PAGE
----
2. A ballroom ballroom dance that is part of the Smooth Style subgroup of the American competitive program. The musical size is 4/4. The pace is moderate, 26-30 beats per minute. It is performed in pairs, with advancement along the line of dance.
3. Compulsory dance in ice dancing. The musical size is 4/4. Tempo 24 beats per minute.
In 1856, one of the American dance manuals included a description of the "original South American dance" in 2/4 time. The dance arrangement for the ballroom, performed by M. Makovsky, was also given here. In fact, it was the first book description of the Tango dance. However, at that time, American society was not ready for rhythms and movements of this kind.
Tango remained completely unknown to the American public until the winter season of 1911-1912, when the Belgian Maurice Muve began to advertise it here. Such wonderful ballroom teachers as Albert Newman, Joseph Smith, Vernon and Irene Castle joined in the further process of popularizing the new dance. The latter succeeded especially effectively.
In the second decade of the 20th century, a wave of interest in ballroom dancing rose in the United States. Along with Ragtime and Tarky Trot, one of the elements of the American dance fever of 1913-1914. became Tango. Theaters staged musical plays with titles such as "Doctor Tango" or "Tango Teacher". In the cafe, drinks were served to the rhythms of Tango. Some tea and coffee houses were completely organized according to the principle of Tango-tea and Tango-coffee - between drinks you could dance. As always, there were no restrictions. The Mississippi River Shipping Company banned the playing of Tango music on ships during business hours, as hundreds of female employees dropped everything and began to dance at the first sound of it. Church ministers preached against Tango, immorally putting it in second place after drunkenness. But, as always, such sermons only inflamed interest in the dance. Tango began to be danced even in the church environment. So Mrs. Lillian Elbers, soloist of the church choir in Atlantic City, delivered an ultimatum: she would leave the group if the choir girls did not stop studying Tango. There is no need to explain how important a good soloist is to the success of a choir. However, Lillian was forced to leave!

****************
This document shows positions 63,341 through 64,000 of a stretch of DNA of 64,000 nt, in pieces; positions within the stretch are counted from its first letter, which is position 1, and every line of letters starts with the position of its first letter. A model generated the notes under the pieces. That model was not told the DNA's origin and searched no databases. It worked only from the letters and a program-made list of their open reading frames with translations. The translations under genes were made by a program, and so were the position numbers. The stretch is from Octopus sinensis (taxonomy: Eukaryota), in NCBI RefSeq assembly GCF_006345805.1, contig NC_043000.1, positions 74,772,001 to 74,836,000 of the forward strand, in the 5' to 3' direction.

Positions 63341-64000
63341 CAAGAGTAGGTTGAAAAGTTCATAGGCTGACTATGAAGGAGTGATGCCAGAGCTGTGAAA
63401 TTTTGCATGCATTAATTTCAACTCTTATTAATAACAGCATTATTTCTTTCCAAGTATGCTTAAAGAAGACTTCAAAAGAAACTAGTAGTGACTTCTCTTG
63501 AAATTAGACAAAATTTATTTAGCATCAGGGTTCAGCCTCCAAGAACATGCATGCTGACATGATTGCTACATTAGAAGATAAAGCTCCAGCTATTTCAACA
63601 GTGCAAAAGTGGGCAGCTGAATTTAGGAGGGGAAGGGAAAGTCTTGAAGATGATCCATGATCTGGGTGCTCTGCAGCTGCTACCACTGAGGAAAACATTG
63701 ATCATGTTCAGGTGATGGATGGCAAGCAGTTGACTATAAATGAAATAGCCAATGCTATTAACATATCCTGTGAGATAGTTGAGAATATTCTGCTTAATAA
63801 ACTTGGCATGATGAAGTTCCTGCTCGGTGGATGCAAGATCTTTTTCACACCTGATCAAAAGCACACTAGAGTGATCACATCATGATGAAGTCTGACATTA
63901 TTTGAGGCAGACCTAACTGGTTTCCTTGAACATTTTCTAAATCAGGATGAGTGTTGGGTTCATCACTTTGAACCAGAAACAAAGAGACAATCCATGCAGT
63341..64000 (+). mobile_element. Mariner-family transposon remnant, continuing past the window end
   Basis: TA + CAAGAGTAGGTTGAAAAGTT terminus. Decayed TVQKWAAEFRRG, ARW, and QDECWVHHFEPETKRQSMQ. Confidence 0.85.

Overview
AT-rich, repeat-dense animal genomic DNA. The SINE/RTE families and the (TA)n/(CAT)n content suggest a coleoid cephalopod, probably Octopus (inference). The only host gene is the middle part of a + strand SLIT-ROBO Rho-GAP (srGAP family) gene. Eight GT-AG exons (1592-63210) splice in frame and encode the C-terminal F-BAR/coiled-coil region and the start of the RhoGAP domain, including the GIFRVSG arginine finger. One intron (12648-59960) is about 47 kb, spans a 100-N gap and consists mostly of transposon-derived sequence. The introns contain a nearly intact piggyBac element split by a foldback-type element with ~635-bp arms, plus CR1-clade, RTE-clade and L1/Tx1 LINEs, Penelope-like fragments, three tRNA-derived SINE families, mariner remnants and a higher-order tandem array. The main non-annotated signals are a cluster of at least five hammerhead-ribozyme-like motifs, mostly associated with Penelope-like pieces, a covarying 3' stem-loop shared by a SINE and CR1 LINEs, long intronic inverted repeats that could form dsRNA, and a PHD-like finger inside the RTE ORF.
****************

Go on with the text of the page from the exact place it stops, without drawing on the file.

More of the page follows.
The tango of those years was completely different from the modern, well-established versions. Then every dance teacher or good dancer sought to establish their dance style and their dance figures. New movements for Tango were introduced daily. Of course, no one thought about any standardization and compatibility of figures.